In the News Archive
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Crain’s Chicago Business
By Claire Bushey
Jesenya Rodriguez couldn’t pay her phone bill or muster the cash to complete her high school correspondence course, but it wasn’t because she didn’t have a job.
Ms. Rodriguez, 20, of Hanover Park, earned $10.22 an hour as a machine operator and packer at Duraco Products Inc., a manufacturer of plastic lawn and garden accessories in Streamwood. Duraco b-egan skipping paychecks in March 2008, workers allege in a lawsuit against company President Kevin Lynch and his brother Michael. In November 2008, Duraco filed for Chapter 11 bankruptcy protection; it has since converted to Chapter 7.
We’re here for a common goal,” stated Deborah Myers, People United for Change, to her audience. “We want to change what is happening in our community. How can you help us reach this goal in Springfield? That’s what we want from you today.”
People United for Change, along with Warehouse Workers for Justice, organized a meeting of Joliet’s African American organizations to begin constructing an alliance to address according to the group, the abuses found among logistics /warehouse workers in Will County. The meeting, which was held on Saturday at Sacred Heart Church in Joliet, included the National Association for the Advancement of Colored People, Operation People United to Serve Humanity, Unity Community Development Corporation, Joliet Area Church-Based Organized Body, Joliet Black Chamber of Commerce, and representatives from the Will County Democratic Party and Black Contractors of Will County.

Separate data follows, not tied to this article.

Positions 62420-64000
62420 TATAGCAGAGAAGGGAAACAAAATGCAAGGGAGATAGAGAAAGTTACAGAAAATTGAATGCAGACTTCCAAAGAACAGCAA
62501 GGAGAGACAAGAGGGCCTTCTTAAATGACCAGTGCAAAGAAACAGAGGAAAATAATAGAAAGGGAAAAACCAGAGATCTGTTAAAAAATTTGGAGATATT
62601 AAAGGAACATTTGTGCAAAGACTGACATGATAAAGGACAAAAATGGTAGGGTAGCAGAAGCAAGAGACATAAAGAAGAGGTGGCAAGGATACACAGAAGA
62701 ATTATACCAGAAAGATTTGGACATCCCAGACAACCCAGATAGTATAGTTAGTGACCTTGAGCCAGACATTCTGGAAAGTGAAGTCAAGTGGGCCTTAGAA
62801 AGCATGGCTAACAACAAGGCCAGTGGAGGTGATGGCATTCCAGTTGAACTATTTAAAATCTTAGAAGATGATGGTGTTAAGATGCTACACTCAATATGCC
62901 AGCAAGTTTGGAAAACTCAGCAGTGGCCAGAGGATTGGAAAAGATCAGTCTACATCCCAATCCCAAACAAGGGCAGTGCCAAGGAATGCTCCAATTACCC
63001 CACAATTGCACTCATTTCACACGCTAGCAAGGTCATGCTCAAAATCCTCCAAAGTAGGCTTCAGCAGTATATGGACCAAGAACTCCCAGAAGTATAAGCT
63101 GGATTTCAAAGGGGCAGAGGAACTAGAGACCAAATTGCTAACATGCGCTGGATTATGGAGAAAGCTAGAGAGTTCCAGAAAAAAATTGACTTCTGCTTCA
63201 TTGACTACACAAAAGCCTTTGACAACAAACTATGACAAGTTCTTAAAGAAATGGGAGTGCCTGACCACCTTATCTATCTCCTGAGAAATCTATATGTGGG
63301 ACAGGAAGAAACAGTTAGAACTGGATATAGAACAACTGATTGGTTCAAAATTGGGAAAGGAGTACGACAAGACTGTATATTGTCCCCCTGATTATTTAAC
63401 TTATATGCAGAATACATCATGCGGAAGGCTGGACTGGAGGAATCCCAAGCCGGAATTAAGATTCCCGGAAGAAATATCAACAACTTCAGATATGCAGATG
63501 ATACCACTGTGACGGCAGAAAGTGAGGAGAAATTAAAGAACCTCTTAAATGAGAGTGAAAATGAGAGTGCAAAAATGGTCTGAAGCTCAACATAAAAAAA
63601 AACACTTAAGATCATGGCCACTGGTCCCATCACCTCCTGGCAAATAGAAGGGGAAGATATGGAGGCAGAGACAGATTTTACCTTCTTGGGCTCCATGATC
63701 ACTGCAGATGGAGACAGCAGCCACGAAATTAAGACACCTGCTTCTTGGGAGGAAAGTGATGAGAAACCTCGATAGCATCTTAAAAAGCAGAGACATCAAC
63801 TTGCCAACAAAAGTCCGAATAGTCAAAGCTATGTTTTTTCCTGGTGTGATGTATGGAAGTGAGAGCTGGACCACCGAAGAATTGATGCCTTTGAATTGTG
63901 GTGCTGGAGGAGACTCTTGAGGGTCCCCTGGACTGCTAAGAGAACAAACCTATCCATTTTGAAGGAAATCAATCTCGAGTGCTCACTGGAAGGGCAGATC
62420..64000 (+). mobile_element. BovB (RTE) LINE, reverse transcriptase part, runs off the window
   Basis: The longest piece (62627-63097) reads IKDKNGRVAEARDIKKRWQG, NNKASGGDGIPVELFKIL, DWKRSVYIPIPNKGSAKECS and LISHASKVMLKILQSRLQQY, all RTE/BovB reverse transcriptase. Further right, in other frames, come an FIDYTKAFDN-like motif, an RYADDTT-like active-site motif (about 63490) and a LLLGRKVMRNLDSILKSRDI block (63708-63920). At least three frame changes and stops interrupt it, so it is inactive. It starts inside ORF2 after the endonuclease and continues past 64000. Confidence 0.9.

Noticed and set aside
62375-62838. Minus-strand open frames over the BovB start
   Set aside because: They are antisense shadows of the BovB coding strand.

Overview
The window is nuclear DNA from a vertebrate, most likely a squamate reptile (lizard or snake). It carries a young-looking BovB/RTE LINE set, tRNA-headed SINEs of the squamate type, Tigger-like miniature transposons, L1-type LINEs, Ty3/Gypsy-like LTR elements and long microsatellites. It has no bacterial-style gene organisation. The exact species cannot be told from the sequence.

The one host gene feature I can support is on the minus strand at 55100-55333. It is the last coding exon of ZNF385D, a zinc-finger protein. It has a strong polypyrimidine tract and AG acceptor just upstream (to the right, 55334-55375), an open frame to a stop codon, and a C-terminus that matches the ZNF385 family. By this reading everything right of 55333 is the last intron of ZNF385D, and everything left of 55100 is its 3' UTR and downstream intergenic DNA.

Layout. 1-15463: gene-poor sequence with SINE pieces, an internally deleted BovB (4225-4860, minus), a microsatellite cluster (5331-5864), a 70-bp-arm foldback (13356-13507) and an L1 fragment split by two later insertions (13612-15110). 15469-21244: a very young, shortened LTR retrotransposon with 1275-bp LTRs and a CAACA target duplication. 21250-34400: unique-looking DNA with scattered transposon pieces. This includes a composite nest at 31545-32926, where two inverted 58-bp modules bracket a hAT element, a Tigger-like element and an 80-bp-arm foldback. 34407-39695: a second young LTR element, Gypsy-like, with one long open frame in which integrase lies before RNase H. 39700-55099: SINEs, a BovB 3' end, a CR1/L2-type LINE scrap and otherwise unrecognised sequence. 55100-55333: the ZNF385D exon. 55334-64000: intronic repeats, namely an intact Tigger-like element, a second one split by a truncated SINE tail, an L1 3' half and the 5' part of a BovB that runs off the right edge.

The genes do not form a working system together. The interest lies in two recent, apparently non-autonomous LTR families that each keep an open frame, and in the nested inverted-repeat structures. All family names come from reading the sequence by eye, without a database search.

By Bill Droel
Warehouse Workers for Justice is “the truest labor cause I’ve observed in quite awhile,” says Thomas Garlitz of the Diocese of Joliet Social Justice Ministry.
WWJ attempts to improve conditions far behind the scene of abundantly stocked shelves in Wal-Mart, Target, Home Depot and similar stores. Although the effort is roundabout and difficult, WWJ is forming groups of warehouse workers to bargain for better treatment, new management policies and legislation.
Working In These Times
by Kari Lydersen
On Friday night Reverend Craig Purchase saw a nature program about aggressive hornets who terrorize bees, slicing the heads off worker bees and gobbling up their hives. But the bees are able to beat the hornets by surrounding them in a suffocatingly hot buzzing “bee ball.”
The show inspired Purchase, the pastor of a suburban Chicago church, for a meeting of warehouse workers and allies that held on Saturday. Part of the Warehouse Workers for Justice campaign, the meeting aimed to bring African-American and Latino warehouse workers together in the fight for decent wages and working conditions and an end to the highly exploitive temporary staffing structure that characterizes the industry…and leaves many workers too afraid to speak up.
by Mary Owen
Warehouse Workers for Justice will hold a public candidate forum for individuals seeking state office Thursday at the Sacred Heart Church in Joliet.
Among the candidates are State Sen. A.J. Wilhelmi, a Democrat from Joliet, and his challenger in the District 43 state Senate race, Cedra Crenshaw, a Bolingbrook Republican.